The Dead
Kim McGrath
D avid shuffled through the noisy leaves resting on the cracked, cement sidewalk. "Dead leaves," his teacher Ms. Gavin had told his class last year. The leaves all die in the fall, she had said. David thought it peculiar that leaves turned such vibrant, passionate colors when they died. David watched as the bright leaves, now free from their confining branches, turned somersaults and cartwheels in the wind. He wondered who exactly declared these leaves dead.

David thought about his mom. The caked-on powder makeup had made her look paler than he had ever seen her. Paler even than on that Tuesday in the hospital. The heavy red lipstick had perfectly displayed the cracks in her dry, bound lips. Her cold forehead had smelled like medicine.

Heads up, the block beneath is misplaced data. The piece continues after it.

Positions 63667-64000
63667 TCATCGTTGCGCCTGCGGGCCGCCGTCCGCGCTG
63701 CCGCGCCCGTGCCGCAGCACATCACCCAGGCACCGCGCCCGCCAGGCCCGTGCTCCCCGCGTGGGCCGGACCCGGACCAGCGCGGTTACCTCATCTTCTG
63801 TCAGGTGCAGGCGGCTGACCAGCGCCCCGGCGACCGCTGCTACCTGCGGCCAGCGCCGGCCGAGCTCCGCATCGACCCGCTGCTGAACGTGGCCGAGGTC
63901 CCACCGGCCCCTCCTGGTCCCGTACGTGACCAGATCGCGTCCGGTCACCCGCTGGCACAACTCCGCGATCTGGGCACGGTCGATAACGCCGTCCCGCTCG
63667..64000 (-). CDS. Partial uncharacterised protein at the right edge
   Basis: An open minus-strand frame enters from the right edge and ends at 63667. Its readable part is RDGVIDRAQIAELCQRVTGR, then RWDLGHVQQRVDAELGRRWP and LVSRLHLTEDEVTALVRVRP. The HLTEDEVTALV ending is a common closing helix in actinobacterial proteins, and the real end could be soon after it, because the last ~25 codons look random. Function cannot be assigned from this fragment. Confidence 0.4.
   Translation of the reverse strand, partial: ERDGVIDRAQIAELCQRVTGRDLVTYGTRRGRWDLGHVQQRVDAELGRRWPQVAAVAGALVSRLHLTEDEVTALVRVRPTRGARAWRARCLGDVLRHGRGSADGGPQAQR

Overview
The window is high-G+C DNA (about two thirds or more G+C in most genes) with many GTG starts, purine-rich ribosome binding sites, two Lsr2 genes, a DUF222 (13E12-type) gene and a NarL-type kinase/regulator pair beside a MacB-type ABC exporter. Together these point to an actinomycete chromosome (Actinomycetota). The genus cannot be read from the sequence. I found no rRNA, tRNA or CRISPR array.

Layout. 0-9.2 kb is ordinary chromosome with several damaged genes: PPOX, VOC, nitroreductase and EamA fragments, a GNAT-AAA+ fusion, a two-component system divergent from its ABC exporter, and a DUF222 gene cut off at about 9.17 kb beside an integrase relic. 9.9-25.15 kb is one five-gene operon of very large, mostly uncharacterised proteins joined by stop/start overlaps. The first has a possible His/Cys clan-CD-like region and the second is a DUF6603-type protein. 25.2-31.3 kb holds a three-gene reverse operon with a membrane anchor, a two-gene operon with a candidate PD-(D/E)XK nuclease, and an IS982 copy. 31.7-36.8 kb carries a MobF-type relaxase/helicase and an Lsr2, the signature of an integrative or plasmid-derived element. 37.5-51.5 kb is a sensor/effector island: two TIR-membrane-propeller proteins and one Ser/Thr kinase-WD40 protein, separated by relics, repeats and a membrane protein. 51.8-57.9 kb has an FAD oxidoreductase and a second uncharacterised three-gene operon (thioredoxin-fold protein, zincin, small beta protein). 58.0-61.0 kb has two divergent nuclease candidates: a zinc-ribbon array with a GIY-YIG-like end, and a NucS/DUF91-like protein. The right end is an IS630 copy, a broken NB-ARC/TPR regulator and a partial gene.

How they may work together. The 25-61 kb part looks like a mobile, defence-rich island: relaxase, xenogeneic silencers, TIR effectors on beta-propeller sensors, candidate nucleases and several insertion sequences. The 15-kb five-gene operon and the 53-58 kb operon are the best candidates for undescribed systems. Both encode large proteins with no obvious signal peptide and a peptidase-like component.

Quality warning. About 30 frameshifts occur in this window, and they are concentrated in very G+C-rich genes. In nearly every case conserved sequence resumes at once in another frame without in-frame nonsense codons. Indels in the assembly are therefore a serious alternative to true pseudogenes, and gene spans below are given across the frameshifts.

More leaves blew by. A few paused on the ground, waiting for the strong wind to provide a lift for take-off. Some pooled under the mailboxes that lined the street, mingling with branches in the puddles.

David lay back on the damp sterile grass. The ground was stiff. Blades of grass tickled at his neck and ears. He stretched his arms up over his head, forming a pillow with the palms of his hands. He concentrated on the sky, and for the first time that day, noticed the abundant dark clouds that formed up ahead.



First published: October 1997
comments: knobs@iceflow.com